Required reading for those who make factually interesting claims about President Obama’s position on these matters. It’s odd that someone who is supposedly trying to strip all Americans of their right not to be held indefinitely without trial issued a statement when signing this bill indicating that he did not want to, you know, actually strip anyone of this right. It’s also odd that the provision in this arch-evil NDAA law relating to indefinite detention actually did not change existing law. It’s also interesting that Obama backed an amendment in the Senate to remove this provision in any case, but it simply did not pass the Senate. It’s also interesting that the law is a package deal which also contains troop funding the president did not want to risk by vetoing the bill.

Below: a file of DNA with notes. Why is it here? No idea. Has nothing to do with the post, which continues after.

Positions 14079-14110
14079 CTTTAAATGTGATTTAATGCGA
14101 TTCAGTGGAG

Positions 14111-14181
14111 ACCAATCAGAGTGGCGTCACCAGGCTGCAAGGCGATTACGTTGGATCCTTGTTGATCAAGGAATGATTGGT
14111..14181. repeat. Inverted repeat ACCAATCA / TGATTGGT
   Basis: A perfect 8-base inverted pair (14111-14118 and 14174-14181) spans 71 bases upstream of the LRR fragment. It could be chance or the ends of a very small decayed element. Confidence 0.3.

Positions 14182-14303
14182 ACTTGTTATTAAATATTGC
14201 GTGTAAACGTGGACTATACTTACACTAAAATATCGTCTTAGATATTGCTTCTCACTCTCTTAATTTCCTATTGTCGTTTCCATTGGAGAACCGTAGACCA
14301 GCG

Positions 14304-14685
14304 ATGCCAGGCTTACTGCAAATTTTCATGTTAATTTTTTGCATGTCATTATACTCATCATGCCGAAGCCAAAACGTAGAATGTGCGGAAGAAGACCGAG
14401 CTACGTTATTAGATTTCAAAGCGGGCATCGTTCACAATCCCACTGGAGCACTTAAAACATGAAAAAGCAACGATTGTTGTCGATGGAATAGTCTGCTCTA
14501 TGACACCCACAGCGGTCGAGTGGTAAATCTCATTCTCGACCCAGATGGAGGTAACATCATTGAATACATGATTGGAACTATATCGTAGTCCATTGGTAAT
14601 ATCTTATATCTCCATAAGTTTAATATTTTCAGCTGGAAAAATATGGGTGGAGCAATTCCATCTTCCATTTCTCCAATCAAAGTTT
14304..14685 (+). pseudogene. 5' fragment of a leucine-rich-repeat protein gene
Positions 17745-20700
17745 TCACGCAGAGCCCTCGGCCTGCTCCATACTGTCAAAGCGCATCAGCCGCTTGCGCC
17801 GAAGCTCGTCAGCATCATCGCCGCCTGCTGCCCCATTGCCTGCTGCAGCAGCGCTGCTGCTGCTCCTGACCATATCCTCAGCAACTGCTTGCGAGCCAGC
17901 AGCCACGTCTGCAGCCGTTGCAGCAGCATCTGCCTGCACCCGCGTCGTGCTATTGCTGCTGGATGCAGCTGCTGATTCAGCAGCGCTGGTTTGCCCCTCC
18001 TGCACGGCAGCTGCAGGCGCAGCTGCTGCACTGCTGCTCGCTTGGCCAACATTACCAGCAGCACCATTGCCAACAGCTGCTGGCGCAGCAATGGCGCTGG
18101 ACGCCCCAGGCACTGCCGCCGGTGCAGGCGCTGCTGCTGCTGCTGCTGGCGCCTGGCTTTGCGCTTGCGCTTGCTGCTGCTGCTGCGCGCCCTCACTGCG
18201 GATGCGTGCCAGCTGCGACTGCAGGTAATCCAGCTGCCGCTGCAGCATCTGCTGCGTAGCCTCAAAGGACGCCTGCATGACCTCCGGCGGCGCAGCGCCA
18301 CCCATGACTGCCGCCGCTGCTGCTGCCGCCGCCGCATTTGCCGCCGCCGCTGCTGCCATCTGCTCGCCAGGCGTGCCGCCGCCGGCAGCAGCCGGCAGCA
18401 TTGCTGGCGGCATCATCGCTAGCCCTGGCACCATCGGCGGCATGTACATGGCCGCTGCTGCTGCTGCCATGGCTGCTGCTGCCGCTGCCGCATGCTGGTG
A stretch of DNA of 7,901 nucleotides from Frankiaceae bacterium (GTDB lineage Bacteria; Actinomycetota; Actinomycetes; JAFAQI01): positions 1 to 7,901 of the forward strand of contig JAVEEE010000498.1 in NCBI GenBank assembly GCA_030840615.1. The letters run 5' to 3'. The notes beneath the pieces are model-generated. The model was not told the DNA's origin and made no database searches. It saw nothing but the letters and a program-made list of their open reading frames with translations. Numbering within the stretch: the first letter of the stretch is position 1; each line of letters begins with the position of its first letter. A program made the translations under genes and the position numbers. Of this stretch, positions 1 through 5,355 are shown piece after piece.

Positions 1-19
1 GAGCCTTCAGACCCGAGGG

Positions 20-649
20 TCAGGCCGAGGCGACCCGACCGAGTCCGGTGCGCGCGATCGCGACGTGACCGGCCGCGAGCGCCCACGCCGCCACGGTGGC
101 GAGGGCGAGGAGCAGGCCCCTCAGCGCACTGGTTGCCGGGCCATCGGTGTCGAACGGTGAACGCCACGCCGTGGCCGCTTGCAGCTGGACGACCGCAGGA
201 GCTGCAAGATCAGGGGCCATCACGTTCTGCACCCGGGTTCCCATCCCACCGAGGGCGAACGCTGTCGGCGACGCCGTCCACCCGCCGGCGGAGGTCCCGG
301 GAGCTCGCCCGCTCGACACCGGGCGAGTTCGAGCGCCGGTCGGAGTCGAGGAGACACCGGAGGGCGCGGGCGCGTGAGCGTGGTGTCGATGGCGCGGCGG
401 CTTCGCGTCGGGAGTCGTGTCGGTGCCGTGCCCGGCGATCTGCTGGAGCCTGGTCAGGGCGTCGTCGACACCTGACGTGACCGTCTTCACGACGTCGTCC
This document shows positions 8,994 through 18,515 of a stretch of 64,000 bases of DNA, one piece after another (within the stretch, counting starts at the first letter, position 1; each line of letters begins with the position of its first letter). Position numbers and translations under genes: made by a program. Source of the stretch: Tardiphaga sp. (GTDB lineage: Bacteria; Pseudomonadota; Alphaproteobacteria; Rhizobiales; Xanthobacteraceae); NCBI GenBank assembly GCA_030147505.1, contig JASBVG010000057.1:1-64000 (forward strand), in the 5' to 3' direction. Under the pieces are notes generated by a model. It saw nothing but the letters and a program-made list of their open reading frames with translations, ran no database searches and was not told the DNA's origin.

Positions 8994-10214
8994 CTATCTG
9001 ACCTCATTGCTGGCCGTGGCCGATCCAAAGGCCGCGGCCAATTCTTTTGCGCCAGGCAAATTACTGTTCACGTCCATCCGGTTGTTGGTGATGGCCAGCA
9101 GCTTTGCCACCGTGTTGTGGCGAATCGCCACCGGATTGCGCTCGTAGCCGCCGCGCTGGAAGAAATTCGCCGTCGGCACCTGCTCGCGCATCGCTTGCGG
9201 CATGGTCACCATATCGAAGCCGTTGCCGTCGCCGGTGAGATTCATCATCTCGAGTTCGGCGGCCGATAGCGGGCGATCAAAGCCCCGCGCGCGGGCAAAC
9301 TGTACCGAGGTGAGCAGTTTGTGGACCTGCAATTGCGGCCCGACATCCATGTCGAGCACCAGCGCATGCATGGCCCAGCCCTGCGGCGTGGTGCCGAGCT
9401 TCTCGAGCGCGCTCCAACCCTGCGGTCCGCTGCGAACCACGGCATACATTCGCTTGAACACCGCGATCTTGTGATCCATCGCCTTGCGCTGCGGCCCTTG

Remember, it’s vitally important for “anti-imperialists” to make Obama seem as “imperial” as past administrations, in order to establish the US as incorrigibly imperialist and engender contempt for the political system generally. It’s hard to do that, of course, when the president makes good decisions about war and peace, as he has largely done over the past four years. So people have to whip up some furor about what he _might_ do, you know, if he _wanted_ to, which he _doesn’t_…
That’s why they spin the issue the way they do. But examining the facts, what we really have here is Obama not wasting time trying to kill a bill in Congress he can’t kill without causing greater harm by doing so.
I wonder why criticism of Obama can’t be replaced with a straightforward evaluation of how best to respect civil liberties while not allowing terrorism, and get a bill with the proper priorities through Congress and signed by the president? Is it because this issue was selected as being important primarily for its anti-American propaganda value, and not out of any real concerns about civil liberties?